Blog / Concerning SMART Potatoes… A First Look at the Las Vegas Consumer Electronics’ Show
It’s the time of year when the Consumer Electronics Show (CES) is held in Las Vegas (the 1st week in January.) We always attend in the hopes of picking up on new industry trends and technologies, not to mention the weather is a welcomed improvement, especially this January. This will be the first of three articles on the show – and I will start with a general overview, as well as some of the crazy ideas and gadgets we saw. Next week and the week after, I want to focus on the Smart City initiative that was one of the prime focal points of the show this year.
The 2020 show comprised about 4500 vendor booths and just under 150,000 attendees. There are representatives from every corner of the globe, showing an unimaginable array of products and services. It takes every available square foot of space in the Convention Centre and several hotels. It normally takes 3 to 4 (full) days to walk the show floor. The crowds are just short of insane.
While the global behemoths are well represented (LG, Sony, Samsung, and many others), a large part of the show is devoted to smaller vendors and start-ups; many of them in tiny 8 x 8 ft booths showing a single product or idea. Many of these vendors are not looking to market products but want to focus on finding investors for their idea. Thus, there are several Venture Capitalists wandering about with open cheque books.
When trying to spot industry and product trends, we rely on our past attendance. If one vendor is showcasing a new or innovative product, and then 10 vendors show a similar item, the following year you can bet it will end up in the marketplace sometime soon. Remember I told you about SMART underwear in 2019? This year there were several vendors proudly displaying this product: SMART shower, SMART bed, SMART mirror, SMART toilet, SMART sink… the list is endless.
The buzzword-of-choice at CES was AI – Artificial Intelligence. Everything SMART touted a form of AI. AI refers to software algorithms that enable some capability for self-learning. However, most AI focuses on very narrow functions, and moving outside of the limited design parameters means the product isn’t very smart at all. LG were showing a kitchen robot pretending to wash dishes. The robotic arm would pick up a plate, swirl it in the sink, and then load it in a dishwasher conveyor system. However, after watching for a few minutes, you saw that if the plates were a different size, placed in a less-than neat pile, or contained left-overs, the robot was going to make a mess of the job. Don’t expect it to deal with your average morning-after-the-party dishes.
Like past years, the show had many Solutions looking for Problems; devices that while innovative and in some cases unique, didn’t appear to have a practical use. A prime example was Samsung’s Rolling Robot, Ballie, a yellow SMART motorized item about as big as a large softball. Its function was to roll around the floor and play with your cat or dog. Ballie is smart enough to know where your pet is, if active or laying down, and provide a gentle nudge to Fluffy or Fido, if more exercise is needed. Ballie has other actions, but pet-work was what Samsung highlighted. It could interact with companion products: SMART pet feeders, SMART pet doorways, and more SMART pet toys.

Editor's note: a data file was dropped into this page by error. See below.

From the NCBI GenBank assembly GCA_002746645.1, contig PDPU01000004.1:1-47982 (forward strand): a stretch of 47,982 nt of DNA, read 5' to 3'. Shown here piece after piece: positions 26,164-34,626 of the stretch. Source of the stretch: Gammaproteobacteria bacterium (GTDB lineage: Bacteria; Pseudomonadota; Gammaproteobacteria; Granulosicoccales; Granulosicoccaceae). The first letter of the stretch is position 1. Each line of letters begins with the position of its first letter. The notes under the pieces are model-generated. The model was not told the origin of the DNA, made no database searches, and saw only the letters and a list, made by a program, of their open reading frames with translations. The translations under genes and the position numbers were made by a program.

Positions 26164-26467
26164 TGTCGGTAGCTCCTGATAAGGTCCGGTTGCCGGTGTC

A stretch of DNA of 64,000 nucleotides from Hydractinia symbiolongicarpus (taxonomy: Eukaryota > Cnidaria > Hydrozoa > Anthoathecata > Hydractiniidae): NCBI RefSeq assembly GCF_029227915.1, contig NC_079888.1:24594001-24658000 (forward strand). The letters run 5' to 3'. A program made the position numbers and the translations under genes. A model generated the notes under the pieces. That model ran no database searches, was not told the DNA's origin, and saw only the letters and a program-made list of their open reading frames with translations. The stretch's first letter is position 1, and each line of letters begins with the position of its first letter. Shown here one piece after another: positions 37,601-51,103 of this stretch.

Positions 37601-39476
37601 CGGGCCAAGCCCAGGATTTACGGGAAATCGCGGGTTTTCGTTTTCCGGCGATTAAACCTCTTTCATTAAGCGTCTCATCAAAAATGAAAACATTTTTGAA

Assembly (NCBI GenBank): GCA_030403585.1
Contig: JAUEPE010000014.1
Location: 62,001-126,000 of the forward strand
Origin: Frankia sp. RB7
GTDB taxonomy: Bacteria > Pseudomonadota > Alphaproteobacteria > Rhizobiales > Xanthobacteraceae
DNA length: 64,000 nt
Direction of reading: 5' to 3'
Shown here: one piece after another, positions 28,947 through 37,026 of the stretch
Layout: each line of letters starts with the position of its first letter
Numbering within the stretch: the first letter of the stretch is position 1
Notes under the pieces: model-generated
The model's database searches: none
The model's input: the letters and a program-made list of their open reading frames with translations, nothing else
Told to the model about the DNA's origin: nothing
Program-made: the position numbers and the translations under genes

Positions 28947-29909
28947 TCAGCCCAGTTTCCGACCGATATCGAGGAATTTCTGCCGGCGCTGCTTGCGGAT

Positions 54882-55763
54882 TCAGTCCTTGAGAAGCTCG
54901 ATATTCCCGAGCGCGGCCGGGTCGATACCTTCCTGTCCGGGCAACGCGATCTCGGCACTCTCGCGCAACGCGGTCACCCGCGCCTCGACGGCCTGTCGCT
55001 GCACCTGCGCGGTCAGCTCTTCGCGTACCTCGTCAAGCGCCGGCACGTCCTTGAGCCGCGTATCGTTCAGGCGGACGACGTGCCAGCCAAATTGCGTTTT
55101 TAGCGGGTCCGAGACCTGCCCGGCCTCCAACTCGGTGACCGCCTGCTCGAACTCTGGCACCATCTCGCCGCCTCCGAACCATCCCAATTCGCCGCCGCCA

I thought the idea of pet ownership was to look after your own pet; not staff it out to a pet-nanny.
Two more gadgets to share with you; one sublime and one ridiculous:
- SunFlower were showing a SMART Security Drone. The system used 3 to 5 sensors placed around the perimeter of your property (they looked like the typical solar-powered yard lights.) Somewhere in the yard, you placed a large housing about the size of a stubby garbage can. If one of the sensors detected movement or extra heat nearby, it signaled the housing which launched a mid-sized drone. The drone – directed by the sensor – navigated to the affected area and hovered over it, while attempting to pick-up the movement (animal or person.) Once locked on, the drone would follow the moving object until it was out of range – all the while recording video of the incident. Your own Security Guard drone! Even though the initial system is designed for home use, it’s not hard to see its commercial application. Of course, I had to ask if it could be weaponized. Not officially, was the answer.
- The second contraption drew a lot of attention: the prototype SMART Potato. The vendor was from France and was displaying a large potato with a SMART probe in it. The probe reportedly accessed the power and natural Artificial Intelligence of the potato and transmitted the information to an APP on your phone. We saw this product at a small booth, but the crowds were such that we didn’t stop to learn much more. He reportedly had many investors ready to move product development along.
It was a complete HOAX.
The vendor concocted this fantasy, rented a booth, went to the local grocery store, and bought a potato which he stuck a short antenna into. Towards the end of the show, he revealed the truth. His point was this: the proliferation of SMART products has reached stupefying heights and most of these gizmos have no practical use.
For the next two weeks I want to focus on the SMART City displays and discussions at CES. Big changes are coming to our municipalities in the next 3 to 5 years. And it turns out the biggest innovations have nothing to do with Technology.
Stay tuned, and in the meantime, I will enjoy my NOT-SO-SMART french-fried potatoes; they’re still tasty.